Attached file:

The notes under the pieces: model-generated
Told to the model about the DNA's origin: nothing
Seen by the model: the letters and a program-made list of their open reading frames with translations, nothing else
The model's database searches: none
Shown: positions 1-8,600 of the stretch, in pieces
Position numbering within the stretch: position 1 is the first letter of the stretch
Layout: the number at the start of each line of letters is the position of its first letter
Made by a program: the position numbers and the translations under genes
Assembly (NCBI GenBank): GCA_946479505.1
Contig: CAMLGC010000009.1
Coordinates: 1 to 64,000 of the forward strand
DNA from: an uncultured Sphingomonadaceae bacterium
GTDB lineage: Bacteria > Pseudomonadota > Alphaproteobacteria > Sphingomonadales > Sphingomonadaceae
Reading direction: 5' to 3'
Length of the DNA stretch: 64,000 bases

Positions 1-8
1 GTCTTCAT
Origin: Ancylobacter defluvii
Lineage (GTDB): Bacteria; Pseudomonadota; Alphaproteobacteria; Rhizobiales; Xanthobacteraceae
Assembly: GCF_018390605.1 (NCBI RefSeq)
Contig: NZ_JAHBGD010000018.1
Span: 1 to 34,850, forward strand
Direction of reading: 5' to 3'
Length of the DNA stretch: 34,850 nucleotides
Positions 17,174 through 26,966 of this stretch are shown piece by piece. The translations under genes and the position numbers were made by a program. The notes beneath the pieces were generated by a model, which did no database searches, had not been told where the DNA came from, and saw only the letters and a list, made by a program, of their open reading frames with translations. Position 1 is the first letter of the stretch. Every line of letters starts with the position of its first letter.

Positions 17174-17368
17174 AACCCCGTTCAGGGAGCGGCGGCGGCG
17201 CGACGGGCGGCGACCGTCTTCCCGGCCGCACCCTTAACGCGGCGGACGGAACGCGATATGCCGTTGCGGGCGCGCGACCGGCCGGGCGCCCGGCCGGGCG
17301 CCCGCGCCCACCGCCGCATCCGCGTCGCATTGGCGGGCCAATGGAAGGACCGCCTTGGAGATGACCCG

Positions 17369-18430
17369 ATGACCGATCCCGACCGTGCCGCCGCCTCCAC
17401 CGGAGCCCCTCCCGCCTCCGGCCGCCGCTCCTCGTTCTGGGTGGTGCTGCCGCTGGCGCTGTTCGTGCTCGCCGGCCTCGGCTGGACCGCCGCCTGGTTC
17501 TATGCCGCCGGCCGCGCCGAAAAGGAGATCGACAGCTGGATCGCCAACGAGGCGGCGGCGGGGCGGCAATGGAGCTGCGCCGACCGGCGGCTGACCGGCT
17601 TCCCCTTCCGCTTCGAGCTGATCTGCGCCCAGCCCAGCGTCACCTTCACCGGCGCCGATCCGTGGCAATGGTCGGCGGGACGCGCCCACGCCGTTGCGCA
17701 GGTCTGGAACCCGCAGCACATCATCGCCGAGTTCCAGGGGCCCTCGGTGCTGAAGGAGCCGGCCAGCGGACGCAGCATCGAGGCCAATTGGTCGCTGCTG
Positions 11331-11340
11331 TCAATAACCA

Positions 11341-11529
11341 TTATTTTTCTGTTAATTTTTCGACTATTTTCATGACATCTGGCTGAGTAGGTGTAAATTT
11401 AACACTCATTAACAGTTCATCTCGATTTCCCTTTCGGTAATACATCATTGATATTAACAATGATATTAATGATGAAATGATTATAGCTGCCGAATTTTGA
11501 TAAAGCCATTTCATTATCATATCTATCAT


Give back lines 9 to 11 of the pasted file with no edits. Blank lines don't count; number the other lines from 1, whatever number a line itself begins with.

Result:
Assembly (NCBI GenBank): GCA_946479505.1
Contig: CAMLGC010000009.1
Coordinates: 1 to 64,000 of the forward strand